As current mortgage rates fall, it’s becoming easier for borrowers refinancing households and get mortgages approved. For the fourth straight quarter, U.S. lenders have eased their loan approval standards as compared to the number of banks tightening up. Interest rates have been dropping, making it more affordable than ever during any period over the past two years. Right now is an optimal time to refinance or buy a new home.

 

One time per quarter, the Federal Reserve conducts a survey in which it asks its member banks to provide their current lending environment. This survey covers a wide-range of loan types that consist of residential and commercial loans. The reason behind this survey is to uncover business and consumer demand for bank loans, and in return to find out the banks’ willingness to provide such loans to its customers. A key question that the Fed, Federal Reserve, inquires about is the mortgage lending guidelines related to prime residential mortgages. Prime residential mortgages are defined as the mortgages for borrowers whose credit scores are 740 or higher. They also must have a debt-to-income ratio lower than average and a mortgage that features the standard amortization schedule common to a fixed-rate or adjustable-rate mortgage. The survey, known as the Fed Senior Loan Officer Survey shows that prime mortgage borrowers have an easier time getting mortgage-approval than the average attempting borrower. This first quarter showed big movements for 66 of 68 member banks. 20.6% of banks reported easing of mortgage loan standards. This represents the second-fastest pace over the past 10 years. Only 2 out of the 68 member banks reported requirements getting tougher. More loans have been making it to closing this year due to banks reducing FICO requirements and lowering hurdles of qualifications. In March of 2015 over 67.5% of purchase loans were approved and closed, comparing that to last years 60% approval rate.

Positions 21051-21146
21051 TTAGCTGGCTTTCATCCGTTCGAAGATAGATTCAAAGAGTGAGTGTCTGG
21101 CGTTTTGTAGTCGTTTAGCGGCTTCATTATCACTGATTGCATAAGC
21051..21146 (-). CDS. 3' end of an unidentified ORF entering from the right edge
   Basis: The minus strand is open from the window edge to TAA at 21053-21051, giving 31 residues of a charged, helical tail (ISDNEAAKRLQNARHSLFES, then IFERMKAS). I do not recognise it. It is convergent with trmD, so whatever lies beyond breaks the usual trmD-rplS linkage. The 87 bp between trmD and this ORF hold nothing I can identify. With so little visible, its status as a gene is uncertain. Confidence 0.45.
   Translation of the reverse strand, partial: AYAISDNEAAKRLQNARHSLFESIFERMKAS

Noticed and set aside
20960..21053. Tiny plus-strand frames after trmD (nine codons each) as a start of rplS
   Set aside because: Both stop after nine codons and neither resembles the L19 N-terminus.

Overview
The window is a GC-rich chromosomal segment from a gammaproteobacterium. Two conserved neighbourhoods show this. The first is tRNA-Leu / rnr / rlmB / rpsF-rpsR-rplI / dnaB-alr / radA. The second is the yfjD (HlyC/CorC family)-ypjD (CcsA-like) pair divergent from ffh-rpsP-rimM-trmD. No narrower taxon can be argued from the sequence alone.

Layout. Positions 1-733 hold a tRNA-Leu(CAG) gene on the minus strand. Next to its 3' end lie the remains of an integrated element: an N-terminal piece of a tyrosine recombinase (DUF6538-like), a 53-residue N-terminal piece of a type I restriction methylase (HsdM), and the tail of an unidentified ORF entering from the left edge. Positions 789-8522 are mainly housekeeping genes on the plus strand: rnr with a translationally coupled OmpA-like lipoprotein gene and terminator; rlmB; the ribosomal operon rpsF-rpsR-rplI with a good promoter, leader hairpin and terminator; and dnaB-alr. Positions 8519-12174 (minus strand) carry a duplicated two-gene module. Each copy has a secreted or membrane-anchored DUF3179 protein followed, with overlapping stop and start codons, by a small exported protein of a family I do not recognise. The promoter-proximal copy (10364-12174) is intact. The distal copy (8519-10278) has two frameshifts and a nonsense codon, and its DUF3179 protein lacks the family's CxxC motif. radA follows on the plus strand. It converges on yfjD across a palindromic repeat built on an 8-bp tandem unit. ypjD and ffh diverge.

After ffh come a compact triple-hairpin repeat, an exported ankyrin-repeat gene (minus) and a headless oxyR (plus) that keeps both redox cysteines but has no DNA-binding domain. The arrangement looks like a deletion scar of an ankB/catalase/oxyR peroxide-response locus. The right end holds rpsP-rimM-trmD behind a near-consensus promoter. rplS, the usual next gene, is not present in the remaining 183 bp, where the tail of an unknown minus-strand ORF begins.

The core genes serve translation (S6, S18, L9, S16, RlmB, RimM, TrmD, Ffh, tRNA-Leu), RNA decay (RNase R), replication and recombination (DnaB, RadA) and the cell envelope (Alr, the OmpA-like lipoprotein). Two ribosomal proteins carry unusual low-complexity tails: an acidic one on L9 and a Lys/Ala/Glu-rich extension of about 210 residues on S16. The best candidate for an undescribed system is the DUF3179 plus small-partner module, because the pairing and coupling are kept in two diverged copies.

The Federal Reserve Senior Loan Officer survey also provided information showing banks making it easier to get an approved government-back loan. These loans consist of FHA, VA, and USDA loans. Only one surveyed bank reported it becoming more challenging to get FHA and VA loans. FHA loans are popular among first-time homebuyers. They allow down payments as low as 3.5%, as well as lower credit score requirements. FHA loans are also common with repeat and move-up buyers. The FHA recently lowered its required mortgage insurance premiums (MIP) to an all time low on 30-year loans; making it the cheapest to use FHA financing over the 80-plus year existence. FHA loans are available to all mortgage applicants.

 

VA loans and USDA loans require special qualifications compared to FHA loans. The Department of Veterans Affairs and the U.S. Department of Agriculture guarantee these loans. They aim at specific groups of buyers and homeowners. VA loans are available to members and veterans of the U.S. military, and their spouses. VA loans are 100% financing and never require mortgage insurance, which is a large advantage compared to other loans. Lastly, there is no explicit loan limit for a VA loan.

 

In contrast, the USDA loans are limited to geography. They are available in less-densely populated areas, including many rural parts of the country and U.S. suburbs. USDA loans offer a no-money-down option. They are typically very low rates with low insurance payments as well. Over 97% of surveyed banks confirmed it was easier to get government backed loans over the first quarter of 2015. Out of these, an investor overlay was the most apparent to easing. Investor overlays are mortgage approval standards which are enforced by a bank, but not required by the government. As an example, the government allows FICO scores as low as 500 for FHA mortgage programs. Some lenders though, by using an investor overlay, require a FICO score of 580 to protect themselves.

 

If you have been turned down for a mortgage in the past two years, now may be the time for you to reapply. Mortgage rates have been on a steady decline of late. Since January of last year, the average 30-year fixed rate mortgage is down nearly 75 basis points. It has settled in at a 3.75% rate. A 15-year mortgage rate is even lower. With rates this low, the math of “Should I rent or should I buy?” is changing. At today’s rates, it’s less expensive to pay for a mortgage than during any point in history, excepting for a brief window two years ago.

 

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